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Denise McGrath: driving force behind Kids of Macarthur juggernaut is calling it a day

It’s 10pm on Saturday, June 1 and the annual Kids of Macarthur Foundation fundraising Ball in the Cube is in full swing. The formalities are all but over and everyone is just having a good time. Among the doctors present is Dr Raymond Chin, the head of paediatrics at Campbelltown Hospital.

Dr Chin’s phone rings, he answers it and after finishing the conversation he gets up to leave.

He heads straight to the hospital to treat a critically ill baby that’s just been brought in.

Dr Chin looks at the sick baby at emergency before getting a videolaryngoscopy machine bought by the Kids of Macarthur Foundation that was locked away in a hospital room.

He uses the machine, for the first time, and literally saves the baby’s life.

“We’re all at the Ball, dancing and having fun, and he’s there saving a little baby’s life, using a machine that we bought last funding round,’’ says Denise McGrath, the driving force of the foundation for the past 18 years.

“And Dr Chin said to me: Denise, without the Kids of Macarthur Foundation the baby would have died.’’

Denise McGrath earlier this year with Salv Carmusciano, general manager of the Macarthur Football Association promoting a City v Country fundraiser for Kids of Macarthur Foundation.

Denise McGrath became the chief executive officer of the Kids of Macarthur Foundation two years after it was formed as a charity to raise funds to buy medical equipment for the paediatric wards of our local hospitals.

“The things I’ve noticed over the past 18 years, Macarthur, and which we all know it’s incredibly generous – our three leanest years were related 100 percent to three catastrophes: the tsunami in Indonesia, the bushfires in Victoria and the floods in Brisbane.

“They were our three leanest years because we went to all our strong supporters and they all said, we’ve given so much to this or that cause.

“And so it impacted on us, but you can’t be bitter because they’re still giving, they’re just giving to a worse situation,’’ Ms McGrath said.

Having decided to retire, she sat down with the South West Voice in Macarthur to talk about a job that put her right in the heart of the local community.

She has a ton of stories to tell about the generosity of the people and the businesses of Campbelltown and Macarthur – and I’m all ears.

“When I used to have an office in the hospital, so many times I would come in to work and there would be an envelope under the door,’’ recalls Ms McGrath.

“People would go and see their child or grand child hooked up to a machine purchased by Kids of Macarthur and they wanted to give straight away.

“And how good is Fairmont Homes to come on board to build homes three times and give us the proceeds.’’

Receiving a certificate of appreciation from MP Greg Warren on the 20th anniversary of the Kids of Macarthur Foundation.

With Denise McGrath at the helm the foundation has become a charity juggernaut that has raised more than $10 million for children’s services in our hospitals.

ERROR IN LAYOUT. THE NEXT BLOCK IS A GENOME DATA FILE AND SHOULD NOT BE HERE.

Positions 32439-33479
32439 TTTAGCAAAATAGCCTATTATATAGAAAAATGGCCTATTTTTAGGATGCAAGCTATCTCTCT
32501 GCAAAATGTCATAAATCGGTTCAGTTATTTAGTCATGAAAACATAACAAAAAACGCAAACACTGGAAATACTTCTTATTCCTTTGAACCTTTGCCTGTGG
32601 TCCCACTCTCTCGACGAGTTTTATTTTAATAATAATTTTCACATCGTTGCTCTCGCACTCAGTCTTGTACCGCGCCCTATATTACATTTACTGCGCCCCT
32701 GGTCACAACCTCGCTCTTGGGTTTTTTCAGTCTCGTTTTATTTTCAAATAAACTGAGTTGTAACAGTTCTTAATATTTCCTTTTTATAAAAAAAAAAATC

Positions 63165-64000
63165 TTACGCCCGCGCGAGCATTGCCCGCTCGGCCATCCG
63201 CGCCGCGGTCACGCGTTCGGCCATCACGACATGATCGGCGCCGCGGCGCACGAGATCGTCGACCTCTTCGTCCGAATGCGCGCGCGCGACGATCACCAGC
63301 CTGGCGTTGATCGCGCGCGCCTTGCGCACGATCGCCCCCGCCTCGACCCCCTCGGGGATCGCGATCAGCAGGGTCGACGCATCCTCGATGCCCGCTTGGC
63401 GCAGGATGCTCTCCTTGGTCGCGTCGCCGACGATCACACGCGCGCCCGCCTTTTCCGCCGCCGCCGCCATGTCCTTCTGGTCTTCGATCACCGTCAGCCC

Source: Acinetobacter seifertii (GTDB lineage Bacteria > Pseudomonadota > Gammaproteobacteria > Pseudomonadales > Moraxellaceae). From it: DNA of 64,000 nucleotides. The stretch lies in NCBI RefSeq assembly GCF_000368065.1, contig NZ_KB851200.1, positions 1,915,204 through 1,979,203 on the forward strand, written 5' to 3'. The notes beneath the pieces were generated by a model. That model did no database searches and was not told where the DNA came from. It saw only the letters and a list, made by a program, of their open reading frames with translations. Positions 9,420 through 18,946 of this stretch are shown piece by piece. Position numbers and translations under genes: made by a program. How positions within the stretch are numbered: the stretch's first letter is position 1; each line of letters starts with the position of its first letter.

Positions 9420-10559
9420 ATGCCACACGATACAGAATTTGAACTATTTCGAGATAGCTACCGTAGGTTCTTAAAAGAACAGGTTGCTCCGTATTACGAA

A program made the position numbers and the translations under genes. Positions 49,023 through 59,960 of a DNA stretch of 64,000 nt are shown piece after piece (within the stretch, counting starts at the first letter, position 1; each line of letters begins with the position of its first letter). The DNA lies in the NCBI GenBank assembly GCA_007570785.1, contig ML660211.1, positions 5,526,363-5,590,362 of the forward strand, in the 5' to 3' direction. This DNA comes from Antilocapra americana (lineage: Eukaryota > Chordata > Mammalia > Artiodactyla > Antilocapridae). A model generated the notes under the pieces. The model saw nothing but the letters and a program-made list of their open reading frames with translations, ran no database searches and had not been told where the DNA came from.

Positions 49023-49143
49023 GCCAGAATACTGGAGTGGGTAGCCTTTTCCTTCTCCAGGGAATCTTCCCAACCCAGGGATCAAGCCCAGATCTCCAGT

At first it was pretty much the annual Ball, but things are a lot more hectic these days in the office of the foundation.

“We have a fundraising event nearly every month,’’ Ms McGrath says.

There is – among others – a ladies lunch, a night at the trots, a couple of golf days a year, Christmas gift wrapping service and a 50s and Collectables Fair (on this weekend).

A new event on the horizon is a Melbourne Cup lunch with a difference.

The foundation’s Christmas wishing trees are overwhelmed with so many toy gifts that there are enough left over for Mother’s Day, Easter, Christmas in July, Father’s Day and even Book Week.

But the bottom line is raising money to boost health services for children.

“Everything we buy is something the hospitals haven’t gone any money in their budget,’’ explains Ms McGrath.

“For example, we’ve replaced every incubator in the special care nursery.’’

If it wasn’t for the foundation our hospitals would not boast some of the latest, cutting edge equipment in the paediatric wards.

“If they have a suspected heart defect, local children used to get sent to Westmead [Children’s Hospital] with a referral, and they’d have to wait three months for the results,’’ Ms McGrath said.

“So we bought the machine and the test can be done right here.

“We bought the mobile X-ray machine, so a critically ill child doesn’t have to be taken to radiology – we bring radiology to them and they don’t have to move.’’

But wait, there’s more; much more.

Another fundraiser: Denise McGrath speaking at this year’s women’s luncheon.

“We have funded resuscitaters at all the birthing units – in the old days the baby was born and put on a little table, now they are put on a resuscitater that monitors all their vital signs,’’ she says.

In the next few months Denise McGrath will use up some of her accumulated long service leave before handing over the reins to her successor around Easter next year.

As for the future, she plans to stay on as a director of a number of boards she’s on and will continue to run the golf day for the foundation.

“Work becomes part of your identity, so I will stay involved in my community as a volunteer after leaving the Kids of Macarthur Foundation,’’ she says.

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